I believe that in preaching, as in other vocations, one improves with practice. It takes time to find one’s voice in preaching and become comfortable in preaching in a style that displays our unique personalities. Do we extend grace and time for women to develop as preachers or do we place them in the position to prove that they are called to preach?
Though this is not true in all places, there is a sense that women believe they must preach as well, or better than a man in order to be affirmed in their call to preach. This is not just an imagined expectation in the minds of women preachers; it is an expectation in the minds of some congregations as well. If women have fewer opportunities than men, in general, to develop their skills as preachers, should that not be taken into account when we critique them? Where are women to get experience in the pulpit if opportunities are few and far between? Do we judge the validity of all women in the pulpit based off one sermon by one woman? Do women really have to preach better than a man to verify that they have been called of God to preach?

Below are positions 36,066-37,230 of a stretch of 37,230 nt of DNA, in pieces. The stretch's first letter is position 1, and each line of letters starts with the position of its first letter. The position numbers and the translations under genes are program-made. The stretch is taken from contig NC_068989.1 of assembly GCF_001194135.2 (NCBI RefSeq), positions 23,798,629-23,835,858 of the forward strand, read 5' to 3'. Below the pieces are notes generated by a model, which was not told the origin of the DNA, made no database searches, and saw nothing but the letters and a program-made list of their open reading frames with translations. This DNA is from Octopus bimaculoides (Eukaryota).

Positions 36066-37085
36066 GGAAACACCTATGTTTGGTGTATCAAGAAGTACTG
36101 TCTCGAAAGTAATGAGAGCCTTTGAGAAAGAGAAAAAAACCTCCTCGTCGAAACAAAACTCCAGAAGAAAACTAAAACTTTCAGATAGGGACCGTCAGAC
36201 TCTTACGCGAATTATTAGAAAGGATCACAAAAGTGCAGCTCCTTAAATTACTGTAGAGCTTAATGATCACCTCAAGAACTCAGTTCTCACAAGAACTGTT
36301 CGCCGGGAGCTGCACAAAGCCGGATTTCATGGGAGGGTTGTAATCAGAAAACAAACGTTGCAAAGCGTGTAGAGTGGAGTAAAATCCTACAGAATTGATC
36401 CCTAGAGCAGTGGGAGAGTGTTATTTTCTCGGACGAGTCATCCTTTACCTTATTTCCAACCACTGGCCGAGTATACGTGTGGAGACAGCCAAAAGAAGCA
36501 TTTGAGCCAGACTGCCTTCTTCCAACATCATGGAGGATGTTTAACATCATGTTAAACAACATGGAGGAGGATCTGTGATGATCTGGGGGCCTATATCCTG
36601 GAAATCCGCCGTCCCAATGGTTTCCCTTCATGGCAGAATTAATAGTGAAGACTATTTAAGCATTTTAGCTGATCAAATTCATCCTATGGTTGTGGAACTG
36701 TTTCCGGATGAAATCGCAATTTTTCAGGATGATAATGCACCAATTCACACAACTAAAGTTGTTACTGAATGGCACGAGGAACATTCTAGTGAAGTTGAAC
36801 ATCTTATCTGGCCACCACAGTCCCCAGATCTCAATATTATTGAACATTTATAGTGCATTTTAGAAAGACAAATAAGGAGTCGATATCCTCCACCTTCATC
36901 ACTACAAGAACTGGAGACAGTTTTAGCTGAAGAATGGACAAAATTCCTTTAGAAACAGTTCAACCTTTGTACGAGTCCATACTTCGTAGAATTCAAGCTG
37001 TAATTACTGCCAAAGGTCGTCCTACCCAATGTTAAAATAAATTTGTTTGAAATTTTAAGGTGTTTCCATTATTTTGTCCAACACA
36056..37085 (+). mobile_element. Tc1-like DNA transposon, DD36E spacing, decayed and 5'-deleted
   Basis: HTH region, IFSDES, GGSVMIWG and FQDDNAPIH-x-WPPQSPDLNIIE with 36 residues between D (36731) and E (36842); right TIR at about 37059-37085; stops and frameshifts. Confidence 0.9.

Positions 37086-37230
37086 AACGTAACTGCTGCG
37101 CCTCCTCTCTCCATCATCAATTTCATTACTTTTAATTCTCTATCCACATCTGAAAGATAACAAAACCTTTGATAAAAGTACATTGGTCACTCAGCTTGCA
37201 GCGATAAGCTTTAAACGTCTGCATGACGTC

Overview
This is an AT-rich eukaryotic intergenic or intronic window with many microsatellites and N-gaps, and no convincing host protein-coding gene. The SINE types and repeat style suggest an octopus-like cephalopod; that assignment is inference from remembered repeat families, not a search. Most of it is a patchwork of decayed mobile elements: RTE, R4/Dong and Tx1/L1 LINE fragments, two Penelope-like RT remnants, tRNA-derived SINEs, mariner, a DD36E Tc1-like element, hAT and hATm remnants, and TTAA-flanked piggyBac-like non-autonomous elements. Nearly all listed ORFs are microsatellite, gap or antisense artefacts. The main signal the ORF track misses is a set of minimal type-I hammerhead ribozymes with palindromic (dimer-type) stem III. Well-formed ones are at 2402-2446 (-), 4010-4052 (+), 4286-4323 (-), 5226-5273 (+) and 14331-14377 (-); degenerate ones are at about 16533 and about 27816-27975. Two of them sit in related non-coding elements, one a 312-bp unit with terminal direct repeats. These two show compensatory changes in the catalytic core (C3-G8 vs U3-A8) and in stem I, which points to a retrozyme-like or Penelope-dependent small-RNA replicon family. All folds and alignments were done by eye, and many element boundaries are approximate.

These are tough questions. Yet, I know that there are women who are placed in these seemingly impossible circumstances. They are expected to prove their call without the benefit of practical experience; their giftedness is judged and compared to men, who have had years of experience. If I fail to measure up to expectations for the pulpit, am I ruining the chance for other women? I hope not. Yet, I wonder how often I am perceived by listeners as auditioning for the validity of women in the pulpit? Will there be a day when women preachers are only critiqued on the content of their message and not how they compare to male preachers?